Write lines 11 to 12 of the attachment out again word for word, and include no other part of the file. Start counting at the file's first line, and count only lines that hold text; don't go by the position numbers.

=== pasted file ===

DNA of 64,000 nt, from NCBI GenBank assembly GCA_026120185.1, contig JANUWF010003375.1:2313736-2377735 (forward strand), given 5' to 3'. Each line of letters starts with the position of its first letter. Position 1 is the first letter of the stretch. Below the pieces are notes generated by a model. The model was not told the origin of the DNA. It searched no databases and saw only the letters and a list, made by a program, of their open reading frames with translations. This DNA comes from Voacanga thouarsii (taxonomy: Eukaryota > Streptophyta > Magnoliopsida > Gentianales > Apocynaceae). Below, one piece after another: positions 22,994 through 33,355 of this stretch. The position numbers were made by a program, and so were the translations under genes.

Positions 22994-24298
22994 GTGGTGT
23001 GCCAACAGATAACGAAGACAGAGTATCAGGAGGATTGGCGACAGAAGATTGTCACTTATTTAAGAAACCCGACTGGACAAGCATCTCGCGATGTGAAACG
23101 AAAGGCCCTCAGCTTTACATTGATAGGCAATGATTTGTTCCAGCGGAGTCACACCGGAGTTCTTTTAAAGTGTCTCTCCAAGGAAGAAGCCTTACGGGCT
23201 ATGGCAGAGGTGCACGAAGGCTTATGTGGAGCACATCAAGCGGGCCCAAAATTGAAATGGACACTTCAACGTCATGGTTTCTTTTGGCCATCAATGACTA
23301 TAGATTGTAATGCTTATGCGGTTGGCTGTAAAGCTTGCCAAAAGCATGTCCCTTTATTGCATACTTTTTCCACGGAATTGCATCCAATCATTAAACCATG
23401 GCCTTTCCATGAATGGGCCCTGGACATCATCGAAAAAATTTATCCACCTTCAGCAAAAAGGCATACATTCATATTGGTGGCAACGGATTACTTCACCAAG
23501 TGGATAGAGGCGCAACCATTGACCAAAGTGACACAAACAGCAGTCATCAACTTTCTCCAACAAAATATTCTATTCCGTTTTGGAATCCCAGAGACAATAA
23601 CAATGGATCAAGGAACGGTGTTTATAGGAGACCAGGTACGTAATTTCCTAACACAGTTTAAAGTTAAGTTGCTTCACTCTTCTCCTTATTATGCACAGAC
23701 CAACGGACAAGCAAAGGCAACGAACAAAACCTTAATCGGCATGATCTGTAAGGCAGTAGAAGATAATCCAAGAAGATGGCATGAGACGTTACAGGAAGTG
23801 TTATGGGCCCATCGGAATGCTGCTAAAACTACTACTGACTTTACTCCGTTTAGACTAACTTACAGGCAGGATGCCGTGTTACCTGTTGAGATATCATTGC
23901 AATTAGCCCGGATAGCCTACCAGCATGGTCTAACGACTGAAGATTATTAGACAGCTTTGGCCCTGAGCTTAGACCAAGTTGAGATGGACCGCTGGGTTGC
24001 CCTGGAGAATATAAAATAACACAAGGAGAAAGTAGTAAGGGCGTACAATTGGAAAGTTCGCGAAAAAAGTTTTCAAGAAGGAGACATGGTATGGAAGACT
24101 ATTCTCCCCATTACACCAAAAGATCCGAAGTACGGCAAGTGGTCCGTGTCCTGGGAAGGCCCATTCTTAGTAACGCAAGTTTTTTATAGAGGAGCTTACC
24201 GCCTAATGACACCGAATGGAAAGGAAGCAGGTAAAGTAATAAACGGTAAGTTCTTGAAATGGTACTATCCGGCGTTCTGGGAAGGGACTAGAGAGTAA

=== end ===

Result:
23701 CAACGGACAAGCAAAGGCAACGAACAAAACCTTAATCGGCATGATCTGTAAGGCAGTAGAAGATAATCCAAGAAGATGGCATGAGACGTTACAGGAAGTG
23801 TTATGGGCCCATCGGAATGCTGCTAAAACTACTACTGACTTTACTCCGTTTAGACTAACTTACAGGCAGGATGCCGTGTTACCTGTTGAGATATCATTGC